Without the ability to copy and distribute Linux freely, it's unlikely that the operating system would have caught on the way it did. Without the reciprocal nature of the GPL, it's unlikely the kernel would have become a commons for so many commercial and community interests to draw on.

Here we are, 30 years after the creation of a hobby kernel by a college student and the publication of a revolutionary software license. Separately, the license and the kernel might have just been footnotes alongside Minix or the long-awaited GNU Hurd operating system kernel. 

But together they struck a spark that lit a fire that is still burning today. 

From hobby to interplanetary adventures

The Linux kernel is now ubiquitous. It's in Android phones, and it's running many of the services you use to place calls, send texts, stream music, watch videos, play games and much more.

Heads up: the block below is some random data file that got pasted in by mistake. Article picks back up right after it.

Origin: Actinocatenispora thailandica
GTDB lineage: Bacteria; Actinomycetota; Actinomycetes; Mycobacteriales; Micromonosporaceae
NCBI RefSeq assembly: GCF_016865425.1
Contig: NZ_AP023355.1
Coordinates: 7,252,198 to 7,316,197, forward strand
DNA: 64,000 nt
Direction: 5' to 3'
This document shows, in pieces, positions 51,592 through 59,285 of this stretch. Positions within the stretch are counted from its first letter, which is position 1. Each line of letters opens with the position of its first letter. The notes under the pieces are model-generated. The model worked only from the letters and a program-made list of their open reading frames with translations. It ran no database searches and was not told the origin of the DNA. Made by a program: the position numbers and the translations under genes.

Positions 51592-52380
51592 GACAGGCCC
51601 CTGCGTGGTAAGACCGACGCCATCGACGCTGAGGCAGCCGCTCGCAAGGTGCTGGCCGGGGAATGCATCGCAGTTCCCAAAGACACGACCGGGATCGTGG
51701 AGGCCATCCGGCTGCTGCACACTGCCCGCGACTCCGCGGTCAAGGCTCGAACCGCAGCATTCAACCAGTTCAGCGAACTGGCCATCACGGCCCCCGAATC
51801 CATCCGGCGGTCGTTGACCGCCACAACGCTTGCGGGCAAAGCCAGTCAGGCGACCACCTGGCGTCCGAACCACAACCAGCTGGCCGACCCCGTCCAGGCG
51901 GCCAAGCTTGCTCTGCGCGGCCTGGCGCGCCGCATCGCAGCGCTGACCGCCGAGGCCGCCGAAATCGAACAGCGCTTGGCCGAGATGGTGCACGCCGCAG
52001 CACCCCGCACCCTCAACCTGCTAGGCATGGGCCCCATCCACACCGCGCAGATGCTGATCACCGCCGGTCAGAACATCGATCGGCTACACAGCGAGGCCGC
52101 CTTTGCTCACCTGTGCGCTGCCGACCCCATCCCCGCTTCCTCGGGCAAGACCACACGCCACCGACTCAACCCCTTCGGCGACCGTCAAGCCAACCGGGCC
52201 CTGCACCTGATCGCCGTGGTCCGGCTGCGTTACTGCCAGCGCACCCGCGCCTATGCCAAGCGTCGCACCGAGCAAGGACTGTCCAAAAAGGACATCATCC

Linux runs the TOP500 Supercomputers and powers public clouds. It runs render farms for movie studios and powers Chromebooks for kids doing virtual learning. It powers Raspberry Pi single board computers for hobbyists and powers everything from the Content Delivery Networks (CDNs) for streaming services to the set top boxes and smart TVs. 

Linux has made it to Mars

Not bad for an operating system that was originally developed as a hobby by a college kid. Just imagine what the next 30 years might bring.


About the author

Joe Brockmeier is the editorial director of the Red Hat Blog. He also acts as Vice President of Marketing & Publicity for the Apache Software Foundation.

Brockmeier joined Red Hat in 2013 as part of the Open Source and Standards (OSAS) group, now the Open Source Program Office (OSPO). Prior to Red Hat, Brockmeier worked for Citrix on the Apache OpenStack project, and was the first OpenSUSE community manager for Novell between 2008-2010.